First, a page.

While the aim is to simply get to the end of a level, there's plenty of other tasks to accomplish, including various side objectives that once checked off will see another Waddle Dee saved and returned to the safety of the hub location of Waddle Dee Town. These could be obvious tasks, such as finding lost Waddle Dees within a level, or perhaps something more obscure like removing a wanted poster or lighting lanterns over the course of a level. Sometimes you'll stumble upon these side tasks and complete them by simply exploring, whereas other times it won't be until you replay a level do you realise what the objective is and where exactly it is within a level. For the most part though, these objectives are tied to the various power-ups Kirby can acquire, which when it comes to the Forgotten Land, there are more than a few to talk about.
First things first, Kirby can acquire two different kinds of power-ups. One is the traditional style that sees Kirby suck up an enemy or an item to gain its skills, which could be a The Legend of Zelda-looking Sword, or the ability to launch fireballs, bladed boomerangs, bombs, ice, or more. Each of these upgrades usually has a couple of moves to use to your advantage, for example the Sword can be used to simply hack-and-slash through enemies, or can be charged up for one hefty, higher damage attack. For the most part, this is how Kirby will be identified in-game, as you rarely play as the vanilla version of Kirby, which is why it's ideal that you can upgrade and enhance these abilities by spending Star Coins and Rare Stones, earned by completing short time trials on the world map, to make these abilities slightly more effective. The Fire ability for example can be evolved to become Volcano Fire to deal more damage and gain a new look and visual effect.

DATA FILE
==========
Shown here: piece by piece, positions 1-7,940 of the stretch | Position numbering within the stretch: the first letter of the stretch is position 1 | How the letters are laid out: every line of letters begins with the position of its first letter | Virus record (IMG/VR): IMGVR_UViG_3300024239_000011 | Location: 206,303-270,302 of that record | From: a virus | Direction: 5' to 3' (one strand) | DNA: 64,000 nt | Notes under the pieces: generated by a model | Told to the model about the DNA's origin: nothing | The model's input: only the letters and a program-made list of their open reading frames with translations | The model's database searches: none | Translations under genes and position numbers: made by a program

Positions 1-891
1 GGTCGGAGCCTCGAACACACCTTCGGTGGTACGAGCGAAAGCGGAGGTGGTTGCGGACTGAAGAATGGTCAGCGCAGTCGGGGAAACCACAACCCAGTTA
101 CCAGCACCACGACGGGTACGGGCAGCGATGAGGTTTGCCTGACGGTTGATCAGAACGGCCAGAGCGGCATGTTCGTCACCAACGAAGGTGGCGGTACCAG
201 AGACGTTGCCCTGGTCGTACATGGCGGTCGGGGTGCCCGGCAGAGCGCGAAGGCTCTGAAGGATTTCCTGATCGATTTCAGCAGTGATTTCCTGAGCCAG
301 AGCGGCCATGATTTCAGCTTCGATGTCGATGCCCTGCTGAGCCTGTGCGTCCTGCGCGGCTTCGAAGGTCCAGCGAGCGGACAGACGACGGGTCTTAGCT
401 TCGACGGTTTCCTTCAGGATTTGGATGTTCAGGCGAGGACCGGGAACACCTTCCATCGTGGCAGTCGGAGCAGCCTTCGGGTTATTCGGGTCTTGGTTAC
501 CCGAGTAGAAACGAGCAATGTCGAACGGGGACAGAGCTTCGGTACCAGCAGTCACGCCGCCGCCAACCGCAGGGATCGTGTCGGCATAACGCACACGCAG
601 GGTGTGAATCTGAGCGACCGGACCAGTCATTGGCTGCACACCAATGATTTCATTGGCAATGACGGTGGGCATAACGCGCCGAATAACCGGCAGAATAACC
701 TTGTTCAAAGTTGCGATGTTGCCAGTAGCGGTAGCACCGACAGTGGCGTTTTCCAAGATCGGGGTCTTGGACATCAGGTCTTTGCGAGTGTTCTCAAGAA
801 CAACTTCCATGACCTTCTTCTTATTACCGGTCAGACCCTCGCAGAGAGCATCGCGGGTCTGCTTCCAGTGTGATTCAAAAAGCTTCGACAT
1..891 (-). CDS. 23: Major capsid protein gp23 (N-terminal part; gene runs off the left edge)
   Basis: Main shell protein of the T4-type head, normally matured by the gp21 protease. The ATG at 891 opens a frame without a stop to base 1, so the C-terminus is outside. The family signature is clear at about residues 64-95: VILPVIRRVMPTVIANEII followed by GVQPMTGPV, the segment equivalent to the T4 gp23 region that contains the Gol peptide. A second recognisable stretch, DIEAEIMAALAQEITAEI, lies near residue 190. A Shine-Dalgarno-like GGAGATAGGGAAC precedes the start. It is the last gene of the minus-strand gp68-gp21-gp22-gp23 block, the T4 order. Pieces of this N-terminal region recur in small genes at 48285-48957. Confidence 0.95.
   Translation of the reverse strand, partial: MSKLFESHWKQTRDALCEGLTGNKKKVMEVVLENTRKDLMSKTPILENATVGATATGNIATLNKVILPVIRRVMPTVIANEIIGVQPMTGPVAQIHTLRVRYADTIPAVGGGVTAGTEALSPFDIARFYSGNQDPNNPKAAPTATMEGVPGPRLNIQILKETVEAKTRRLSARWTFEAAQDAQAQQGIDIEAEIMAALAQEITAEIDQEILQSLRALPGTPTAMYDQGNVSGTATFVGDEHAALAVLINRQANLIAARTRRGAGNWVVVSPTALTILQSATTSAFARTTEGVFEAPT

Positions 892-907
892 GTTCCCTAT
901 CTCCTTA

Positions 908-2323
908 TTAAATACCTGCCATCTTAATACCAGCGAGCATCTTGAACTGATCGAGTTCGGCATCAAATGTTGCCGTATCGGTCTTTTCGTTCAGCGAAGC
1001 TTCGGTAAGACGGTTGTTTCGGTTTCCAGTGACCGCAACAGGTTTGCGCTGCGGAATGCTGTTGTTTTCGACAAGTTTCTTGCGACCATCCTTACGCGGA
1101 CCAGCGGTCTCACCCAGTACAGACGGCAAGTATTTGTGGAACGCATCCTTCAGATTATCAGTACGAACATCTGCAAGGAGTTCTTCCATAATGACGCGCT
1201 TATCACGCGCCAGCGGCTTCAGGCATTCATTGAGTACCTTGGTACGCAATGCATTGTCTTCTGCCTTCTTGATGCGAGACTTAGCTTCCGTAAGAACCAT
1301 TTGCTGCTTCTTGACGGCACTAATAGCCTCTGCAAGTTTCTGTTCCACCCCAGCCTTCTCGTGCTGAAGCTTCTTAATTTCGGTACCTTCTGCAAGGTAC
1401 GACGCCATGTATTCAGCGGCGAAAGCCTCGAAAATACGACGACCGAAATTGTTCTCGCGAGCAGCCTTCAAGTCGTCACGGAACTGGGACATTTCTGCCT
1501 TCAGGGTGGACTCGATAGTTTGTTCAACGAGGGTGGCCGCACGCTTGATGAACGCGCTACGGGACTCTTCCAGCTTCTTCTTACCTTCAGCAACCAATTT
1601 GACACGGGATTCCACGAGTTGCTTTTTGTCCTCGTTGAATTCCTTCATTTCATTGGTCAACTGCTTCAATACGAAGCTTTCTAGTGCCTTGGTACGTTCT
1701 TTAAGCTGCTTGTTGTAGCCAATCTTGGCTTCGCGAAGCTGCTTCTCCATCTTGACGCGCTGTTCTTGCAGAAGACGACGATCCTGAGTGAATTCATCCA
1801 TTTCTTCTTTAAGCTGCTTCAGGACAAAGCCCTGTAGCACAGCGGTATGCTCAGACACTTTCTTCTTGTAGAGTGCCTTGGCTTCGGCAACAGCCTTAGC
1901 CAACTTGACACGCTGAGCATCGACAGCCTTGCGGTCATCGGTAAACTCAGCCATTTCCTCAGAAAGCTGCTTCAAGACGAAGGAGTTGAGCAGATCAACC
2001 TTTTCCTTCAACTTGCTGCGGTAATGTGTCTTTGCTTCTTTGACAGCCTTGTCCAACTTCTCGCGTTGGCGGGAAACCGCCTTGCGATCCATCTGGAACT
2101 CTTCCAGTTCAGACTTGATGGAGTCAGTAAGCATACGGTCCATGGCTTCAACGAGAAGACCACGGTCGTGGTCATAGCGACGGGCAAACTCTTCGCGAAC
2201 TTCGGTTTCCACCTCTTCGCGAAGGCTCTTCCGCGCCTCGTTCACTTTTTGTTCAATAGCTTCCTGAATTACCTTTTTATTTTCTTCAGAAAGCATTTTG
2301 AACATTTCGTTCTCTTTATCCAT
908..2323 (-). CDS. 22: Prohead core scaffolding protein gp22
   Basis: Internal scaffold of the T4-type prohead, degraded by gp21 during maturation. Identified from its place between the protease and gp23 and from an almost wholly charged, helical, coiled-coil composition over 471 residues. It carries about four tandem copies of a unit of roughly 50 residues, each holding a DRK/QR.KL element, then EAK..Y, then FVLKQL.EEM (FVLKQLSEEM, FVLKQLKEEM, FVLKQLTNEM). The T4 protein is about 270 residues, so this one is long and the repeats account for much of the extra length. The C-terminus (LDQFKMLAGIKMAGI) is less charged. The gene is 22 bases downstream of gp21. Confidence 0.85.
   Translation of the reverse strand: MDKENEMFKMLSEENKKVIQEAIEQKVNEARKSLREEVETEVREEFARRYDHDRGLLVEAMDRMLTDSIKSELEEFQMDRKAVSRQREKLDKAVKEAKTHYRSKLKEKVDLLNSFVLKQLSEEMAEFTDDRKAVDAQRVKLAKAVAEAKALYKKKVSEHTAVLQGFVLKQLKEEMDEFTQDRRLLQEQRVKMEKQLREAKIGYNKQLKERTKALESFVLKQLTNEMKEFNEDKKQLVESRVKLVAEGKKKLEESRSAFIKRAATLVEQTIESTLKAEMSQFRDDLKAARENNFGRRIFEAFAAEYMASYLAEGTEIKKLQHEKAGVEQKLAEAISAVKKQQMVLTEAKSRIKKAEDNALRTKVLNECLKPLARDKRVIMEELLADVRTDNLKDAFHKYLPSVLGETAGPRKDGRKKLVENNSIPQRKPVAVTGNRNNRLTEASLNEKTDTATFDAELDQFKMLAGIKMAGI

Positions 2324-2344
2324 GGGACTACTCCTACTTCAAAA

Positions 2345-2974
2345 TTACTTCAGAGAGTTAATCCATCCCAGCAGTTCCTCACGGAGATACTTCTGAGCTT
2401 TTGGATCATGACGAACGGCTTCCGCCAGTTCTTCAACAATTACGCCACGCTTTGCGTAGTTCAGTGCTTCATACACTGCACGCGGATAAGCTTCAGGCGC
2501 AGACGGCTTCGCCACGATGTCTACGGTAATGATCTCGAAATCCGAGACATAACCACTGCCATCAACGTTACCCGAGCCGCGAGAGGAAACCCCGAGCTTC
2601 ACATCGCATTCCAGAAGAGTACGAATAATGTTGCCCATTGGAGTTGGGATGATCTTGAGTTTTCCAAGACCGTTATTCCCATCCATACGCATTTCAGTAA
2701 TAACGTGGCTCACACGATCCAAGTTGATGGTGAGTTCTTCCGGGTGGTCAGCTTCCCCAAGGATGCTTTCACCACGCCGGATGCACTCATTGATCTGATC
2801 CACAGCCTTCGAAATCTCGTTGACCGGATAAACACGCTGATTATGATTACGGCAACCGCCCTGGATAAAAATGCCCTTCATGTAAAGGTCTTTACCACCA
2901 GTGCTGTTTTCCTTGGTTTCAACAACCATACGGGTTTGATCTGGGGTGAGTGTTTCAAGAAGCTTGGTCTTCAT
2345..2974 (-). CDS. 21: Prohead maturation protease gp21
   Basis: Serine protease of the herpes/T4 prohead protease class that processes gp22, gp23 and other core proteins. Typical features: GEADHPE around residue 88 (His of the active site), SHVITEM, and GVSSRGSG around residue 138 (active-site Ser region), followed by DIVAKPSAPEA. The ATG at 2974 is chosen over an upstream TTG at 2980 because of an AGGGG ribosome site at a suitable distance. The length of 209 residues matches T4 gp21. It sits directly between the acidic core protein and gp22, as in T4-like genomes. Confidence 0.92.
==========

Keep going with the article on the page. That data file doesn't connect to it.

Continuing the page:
The other major set of abilities revolve around the hilarious and adorable new Mouthful mode, which lets Kirby suck up certain objects to more or less become that object. This is different to the other abilities as Kirby can only do specific moves when using Mouthful mode, and likewise can only use certain Mouthful mode objects in certain places in each level. Take the instantly timeless car as an example. This allows Kirby to wrap his mouth around a car to be able to then drive around as that car and boost and leap around parts of a level, until the car no longer becomes useful. This is the exact same case as the Dome-Mouth ability, the vending machine and the cone, which have specific, truly delightful uses within specific levels, and otherwise are not used very frequently.
As a final note, the aforementioned hub location of Waddle Dee town is more than just a place to upgrade gear as it evolves over the course of the game. When Kirby first reaches the location of the town, it's a barren area without any real infrastructure, but by the time that World 1 has been conquered, the rescued Waddle Dees will have built a workshop (where you upgrade items), a theatre to re-watch cinematics, a café to play a daft mini-game and buy healing items if needed, as well as a house for Kirby, so the squishy saviour can relax if needs be. You can see that by moving on and saving more Waddle Dees, new buildings will be constructed in the surrounding area as well.
While I've only completed the first world, I'm already thoroughly infatuated by Kirby and the Forgotten Land. It's adorable, entertaining, approachable, hilarious, and has a charm unlike much else. Assuming the game manages to keep up the consistency when it comes to introducing more unique powers and engaging levels as further worlds unlock, it's going to be difficult to really dislike what HAL Laboratory has served up, as this is shaping up to be one of 2022's top platformers.